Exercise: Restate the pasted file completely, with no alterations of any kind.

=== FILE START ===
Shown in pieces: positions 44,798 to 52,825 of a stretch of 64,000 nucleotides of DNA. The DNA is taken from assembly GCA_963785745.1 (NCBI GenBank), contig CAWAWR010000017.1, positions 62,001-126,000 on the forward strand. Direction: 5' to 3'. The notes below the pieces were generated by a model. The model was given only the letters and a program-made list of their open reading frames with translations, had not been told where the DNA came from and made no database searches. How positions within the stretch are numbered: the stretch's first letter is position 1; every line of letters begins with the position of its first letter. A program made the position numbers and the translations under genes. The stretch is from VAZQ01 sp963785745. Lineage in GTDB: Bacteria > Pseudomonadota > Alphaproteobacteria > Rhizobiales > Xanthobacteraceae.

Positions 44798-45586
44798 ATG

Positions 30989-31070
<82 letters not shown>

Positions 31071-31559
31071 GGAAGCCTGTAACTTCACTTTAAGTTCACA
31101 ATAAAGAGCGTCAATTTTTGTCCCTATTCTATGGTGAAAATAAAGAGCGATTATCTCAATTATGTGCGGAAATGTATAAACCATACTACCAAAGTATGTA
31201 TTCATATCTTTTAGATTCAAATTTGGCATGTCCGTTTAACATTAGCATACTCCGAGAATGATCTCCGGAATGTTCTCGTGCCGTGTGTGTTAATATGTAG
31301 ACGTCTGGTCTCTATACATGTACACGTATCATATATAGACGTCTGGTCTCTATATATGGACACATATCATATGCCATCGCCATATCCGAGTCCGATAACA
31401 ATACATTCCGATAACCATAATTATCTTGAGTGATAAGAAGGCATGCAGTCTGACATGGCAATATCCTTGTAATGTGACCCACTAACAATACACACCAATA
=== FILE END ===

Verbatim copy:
Shown in pieces: positions 44,798 to 52,825 of a stretch of 64,000 nucleotides of DNA. The DNA is taken from assembly GCA_963785745.1 (NCBI GenBank), contig CAWAWR010000017.1, positions 62,001-126,000 on the forward strand. Direction: 5' to 3'. The notes below the pieces were generated by a model. The model was given only the letters and a program-made list of their open reading frames with translations, had not been told where the DNA came from and made no database searches. How positions within the stretch are numbered: the stretch's first letter is position 1; every line of letters begins with the position of its first letter. A program made the position numbers and the translations under genes. The stretch is from VAZQ01 sp963785745. Lineage in GTDB: Bacteria > Pseudomonadota > Alphaproteobacteria > Rhizobiales > Xanthobacteraceae.

Positions 44798-45586
44798 ATG

Positions 30989-31070
<82 letters not shown>

Positions 31071-31559
31071 GGAAGCCTGTAACTTCACTTTAAGTTCACA
31101 ATAAAGAGCGTCAATTTTTGTCCCTATTCTATGGTGAAAATAAAGAGCGATTATCTCAATTATGTGCGGAAATGTATAAACCATACTACCAAAGTATGTA
31201 TTCATATCTTTTAGATTCAAATTTGGCATGTCCGTTTAACATTAGCATACTCCGAGAATGATCTCCGGAATGTTCTCGTGCCGTGTGTGTTAATATGTAG
31301 ACGTCTGGTCTCTATACATGTACACGTATCATATATAGACGTCTGGTCTCTATATATGGACACATATCATATGCCATCGCCATATCCGAGTCCGATAACA
31401 ATACATTCCGATAACCATAATTATCTTGAGTGATAAGAAGGCATGCAGTCTGACATGGCAATATCCTTGTAATGTGACCCACTAACAATACACACCAATA